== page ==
The Fuel Line
News for Vermont's Oilheat and Propane Industry
S.5, the so-called “Affordable Heat Act” is now law. While Vermont Governor Phil Scott vetoed the legislation, it was overridden in the House by a vote of 107-42 and in the state Senate by a vote of 20-10.
Sometimes called a Clean Heat Standard, the policy is intended to get Vermonters to use less fossil fuel for heat, hot water and cooking. If fully implemented in two years, Vermont’s fuel sellers will have to sell less heating fuel or else pay someone else to get Vermonters to use less. The Vermont Public Utility Commission will now be tasked with registering every fuel dealer and collecting data on every gallon that is purchased and sold. They will also create something called a “clean heat credit marketplace.” A credit will be awarded to a heating fuel or service company when something is done to reduce greenhouse gas emissions in the thermal sector. Nearly ever fuel dealer in Vermont will need them, but it isn’t known how many they'll need and how much they’ll cost. While the best guess is 70-cents a gallon, it could be twice as much.
While the work designing this policy begins immediately, no payment is required by fuel dealers until the legislature gives final approval to the policy in 2025. The state of Vermont will now spend two years and nearly $2 million designing this credit marketplace. Renewable liquid, solid, and gaseous fuels may be able to earn credits under this system. A Technical Advisory Group (TAG) will be directed by the Public Utility Commission to conduct a lifecycle analysis on any energy product, appliance or service that can reduce greenhouse gas emissions. This will not happen in vacuum. Those that sell something that can reduce greenhouse gas emissions will need to make the case in Montpelier in order to receive credit under this policy. For more information contact VFDA.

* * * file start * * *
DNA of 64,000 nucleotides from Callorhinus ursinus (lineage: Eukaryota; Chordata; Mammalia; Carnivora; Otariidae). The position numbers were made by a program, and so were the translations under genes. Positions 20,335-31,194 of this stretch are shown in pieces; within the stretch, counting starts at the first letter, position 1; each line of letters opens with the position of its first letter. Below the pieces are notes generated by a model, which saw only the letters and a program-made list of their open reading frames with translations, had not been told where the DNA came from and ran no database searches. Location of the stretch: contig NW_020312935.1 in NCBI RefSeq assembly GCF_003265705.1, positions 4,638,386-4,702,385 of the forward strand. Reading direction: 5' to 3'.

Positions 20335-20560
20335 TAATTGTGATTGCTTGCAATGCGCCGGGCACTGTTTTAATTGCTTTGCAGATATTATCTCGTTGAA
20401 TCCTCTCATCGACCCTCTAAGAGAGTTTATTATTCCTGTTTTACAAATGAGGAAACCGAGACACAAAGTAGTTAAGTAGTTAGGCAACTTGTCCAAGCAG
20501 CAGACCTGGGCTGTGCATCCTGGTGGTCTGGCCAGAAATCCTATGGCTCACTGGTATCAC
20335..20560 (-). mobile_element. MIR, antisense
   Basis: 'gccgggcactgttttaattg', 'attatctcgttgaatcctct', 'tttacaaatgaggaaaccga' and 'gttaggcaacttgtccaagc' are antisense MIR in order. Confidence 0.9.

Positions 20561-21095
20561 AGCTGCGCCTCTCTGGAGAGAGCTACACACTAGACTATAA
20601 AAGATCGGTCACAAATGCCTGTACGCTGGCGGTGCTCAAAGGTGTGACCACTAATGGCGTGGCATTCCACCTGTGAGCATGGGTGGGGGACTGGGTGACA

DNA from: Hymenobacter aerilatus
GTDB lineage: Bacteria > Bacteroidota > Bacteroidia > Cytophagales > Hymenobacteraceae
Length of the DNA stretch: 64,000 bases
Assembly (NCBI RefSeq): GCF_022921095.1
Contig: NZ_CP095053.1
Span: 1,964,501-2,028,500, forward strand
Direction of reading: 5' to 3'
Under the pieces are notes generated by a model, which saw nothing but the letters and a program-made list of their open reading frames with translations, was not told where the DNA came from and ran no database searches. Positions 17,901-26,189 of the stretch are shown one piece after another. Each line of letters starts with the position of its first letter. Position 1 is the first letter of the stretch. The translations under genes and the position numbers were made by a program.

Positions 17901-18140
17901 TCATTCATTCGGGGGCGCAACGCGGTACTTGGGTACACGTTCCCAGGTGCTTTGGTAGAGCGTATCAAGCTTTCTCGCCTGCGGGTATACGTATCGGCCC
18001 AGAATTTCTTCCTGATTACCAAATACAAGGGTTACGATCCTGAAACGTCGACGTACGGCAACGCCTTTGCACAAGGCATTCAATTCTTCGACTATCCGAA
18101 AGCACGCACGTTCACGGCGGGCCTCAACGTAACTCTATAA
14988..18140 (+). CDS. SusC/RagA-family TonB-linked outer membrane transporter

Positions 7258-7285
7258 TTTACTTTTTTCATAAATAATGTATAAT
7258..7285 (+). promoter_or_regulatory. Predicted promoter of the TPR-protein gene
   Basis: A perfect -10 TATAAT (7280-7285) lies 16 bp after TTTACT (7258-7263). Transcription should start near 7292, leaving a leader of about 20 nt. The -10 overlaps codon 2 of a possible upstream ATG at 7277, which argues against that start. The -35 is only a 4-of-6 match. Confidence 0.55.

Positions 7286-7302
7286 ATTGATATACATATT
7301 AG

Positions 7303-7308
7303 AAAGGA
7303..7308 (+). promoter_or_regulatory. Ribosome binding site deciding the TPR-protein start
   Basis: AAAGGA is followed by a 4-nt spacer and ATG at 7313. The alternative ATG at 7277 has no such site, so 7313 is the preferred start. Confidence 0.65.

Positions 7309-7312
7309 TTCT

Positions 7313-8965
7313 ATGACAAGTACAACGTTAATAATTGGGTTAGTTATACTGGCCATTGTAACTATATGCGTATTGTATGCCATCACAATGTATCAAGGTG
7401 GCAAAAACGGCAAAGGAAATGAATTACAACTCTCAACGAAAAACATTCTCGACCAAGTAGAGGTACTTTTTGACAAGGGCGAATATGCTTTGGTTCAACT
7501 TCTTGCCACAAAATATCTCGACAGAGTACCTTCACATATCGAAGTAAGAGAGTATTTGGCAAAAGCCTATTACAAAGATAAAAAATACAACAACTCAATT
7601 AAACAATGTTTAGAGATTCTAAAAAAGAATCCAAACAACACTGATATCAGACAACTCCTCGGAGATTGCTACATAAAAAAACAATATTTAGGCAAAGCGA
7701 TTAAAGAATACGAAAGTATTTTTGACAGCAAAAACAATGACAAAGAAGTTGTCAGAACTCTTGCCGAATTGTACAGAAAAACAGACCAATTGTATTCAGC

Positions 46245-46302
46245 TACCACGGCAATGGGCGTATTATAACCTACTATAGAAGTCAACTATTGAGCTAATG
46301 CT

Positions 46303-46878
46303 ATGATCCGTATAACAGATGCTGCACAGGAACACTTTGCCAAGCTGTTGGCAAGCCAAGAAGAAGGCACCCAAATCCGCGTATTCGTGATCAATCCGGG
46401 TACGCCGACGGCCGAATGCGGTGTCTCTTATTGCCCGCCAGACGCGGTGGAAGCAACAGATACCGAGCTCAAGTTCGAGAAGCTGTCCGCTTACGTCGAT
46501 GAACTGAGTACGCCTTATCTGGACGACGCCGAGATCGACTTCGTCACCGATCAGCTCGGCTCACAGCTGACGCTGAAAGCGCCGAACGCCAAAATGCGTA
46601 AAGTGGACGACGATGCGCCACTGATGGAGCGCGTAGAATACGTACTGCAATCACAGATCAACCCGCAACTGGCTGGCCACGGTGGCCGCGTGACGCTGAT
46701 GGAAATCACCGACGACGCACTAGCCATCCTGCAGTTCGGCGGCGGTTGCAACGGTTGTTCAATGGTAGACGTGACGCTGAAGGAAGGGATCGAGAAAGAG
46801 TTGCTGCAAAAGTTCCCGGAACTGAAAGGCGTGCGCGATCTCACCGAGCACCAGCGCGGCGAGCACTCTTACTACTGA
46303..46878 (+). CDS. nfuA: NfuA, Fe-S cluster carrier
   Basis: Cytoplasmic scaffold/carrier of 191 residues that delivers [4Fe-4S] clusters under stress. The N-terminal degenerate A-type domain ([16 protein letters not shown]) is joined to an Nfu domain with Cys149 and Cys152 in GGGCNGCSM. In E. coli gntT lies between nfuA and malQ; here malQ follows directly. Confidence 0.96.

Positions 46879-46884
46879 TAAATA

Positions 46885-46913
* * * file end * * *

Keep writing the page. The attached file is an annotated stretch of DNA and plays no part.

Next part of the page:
Click here to watch an overview of the Vermont Clean Heat Standard and here to listen to a radio interview describing how it would work.